A group of 10 priests in the diocese of Venice, Fla., describing what they said had become an "intolerable" situation, took the highly unusual step earlier this year of composing a letter severely critical of their bishop, Frank Dewane, and sending it to the pope's representative in the United States.
The letter, addressed to Archbishop Carlo Maria Viganò, the papal nuncio, accuses Dewane of ignoring or violating canon law, abandoning consultative processes and ruling by "intimidation, the use of fear, shaming, bullying and other non-Christian behaviors."
The letter, dated Jan. 17, was first reported by TV station NBC2 in Fort Myers, Fla. NCR has since spoken to two of the signatories, who confirmed the authenticity of the letter and that 10 priests signed it. They spoke only on condition that their identities not be revealed, nor would they permit specific examples of Dewane's behavior to be reported, because they said those would allow the priests to be identified.
While initial reports said that the signers included some pastors as well as other priests, one of the priests and another layperson familiar with the development of the letter told NCR that all 10 signers are either pastors or administrators and together represent significant years of experience.
Dewane, in a half-hour phone interview with NCR, disputed the charges, calling them "malicious" and "unfounded." He said he had not been informed of the identity of the signers, who asked the nuncio for confidentiality. Dewane said he first heard of the complaints when the letter was reported by NBC2. He said the only correspondence he has received from the nuncio was a copy of the letter, without the names, following the initial news report about it.
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The signers say they have heard nothing from the nuncio.
The letter describes a management style that the priests say has caused tension in the diocese for some time between the bishop, members of his clergy, and laypeople.
Until this most recent development, however, little has been reported because neither priests nor laypeople affected by Dewane -- whether pastors who feel he has micromanaged and bullied them or laypeople who feel they've lost their positions because of ideological or theological differences -- were willing to state any of the matters on the record, for fear of retribution.
Even with the revelation of the letter signed by 10 priests, no one is willing to speak on the record for the same fear. Some claim, too, that far more priests would have signed the letter if they hadn't feared reprisals.
How the matter is handled from here is uncertain. Dewane, who recently convened a meeting of all his priests in response to the letter, told NCR he doesn't anticipate doing anything differently. He said he invites frank critique from his priests and contends that his priests have multiple ways of letting him know through deaneries and Presbyteral Council structures what they think.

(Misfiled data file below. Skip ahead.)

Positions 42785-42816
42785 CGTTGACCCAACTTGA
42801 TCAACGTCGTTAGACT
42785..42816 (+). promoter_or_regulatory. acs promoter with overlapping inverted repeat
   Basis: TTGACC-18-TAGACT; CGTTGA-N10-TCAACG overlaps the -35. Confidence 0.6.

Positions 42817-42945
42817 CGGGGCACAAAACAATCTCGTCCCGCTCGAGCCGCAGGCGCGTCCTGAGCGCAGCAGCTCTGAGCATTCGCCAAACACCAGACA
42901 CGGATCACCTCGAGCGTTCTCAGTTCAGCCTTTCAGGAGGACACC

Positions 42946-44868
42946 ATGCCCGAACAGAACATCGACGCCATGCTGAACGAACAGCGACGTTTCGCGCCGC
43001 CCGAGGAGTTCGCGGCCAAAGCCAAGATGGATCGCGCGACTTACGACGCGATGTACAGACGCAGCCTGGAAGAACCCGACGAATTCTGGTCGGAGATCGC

It is highly unusual for priests to complain formally about their bishop to someone higher up the hierarchical chain. The fear of reprisal is not unfounded, since diocesan priests are entirely dependent on the bishop for everything from salary to placement to pensions. Unlike priests in a religious order, for instance, every step of the career of a diocesan priest is subject to the approval of his local bishop.
That reality makes all the more extraordinary the no-holds-barred nature of the letter sent to the nuncio. The priests, after requesting confidentiality, assert that they know of "many letters of concern" to the nuncio that have preceded theirs and that they "come before you now as a united group to say our situation worsens with time and has become intolerable."
The letter outlines three major areas of the concern.
The first asserts that the Diocesan Finance Council is not being used as envisioned by church law, specifically Canon 492, and that acquisition of properties, while reported in news journals, "are kept secret from clergy and laity of the diocese." Without supplying specifics, the group also claims "many examples of excessive and apparently impulsive spending of diocesan funds."
The second point alleges the bishop "does not allow legitimate oversight" as provided in canon law and makes all decisions "independently and without the use of due diligence."
Under that point, the letter claims Dewane did away with the Diocesan Pastoral Council and that consequently "there is no group to investigate, consider, and propose practical conclusions pertinent to pastoral works in the diocese."
The group also said Dewane has abandoned the clergy personnel board and "has a presbyteral council [an advisory group of priests] in name only."
The sharpest language was reserved for the bishop's personal style. The group said Dewane "has repeatedly ruled those under his authority with intimidation, the use of fear, shaming, bullying and other non-Christian behaviors. Outbursts of rage, use of blasphemous language, despotic demands based not on reason or logic, have repeatedly scandalized clergy and laity alike. His absolute authoritarianism and mean-spirited demeanor with clergy make him impossible to work with." The group said it had lost confidence in the bishop.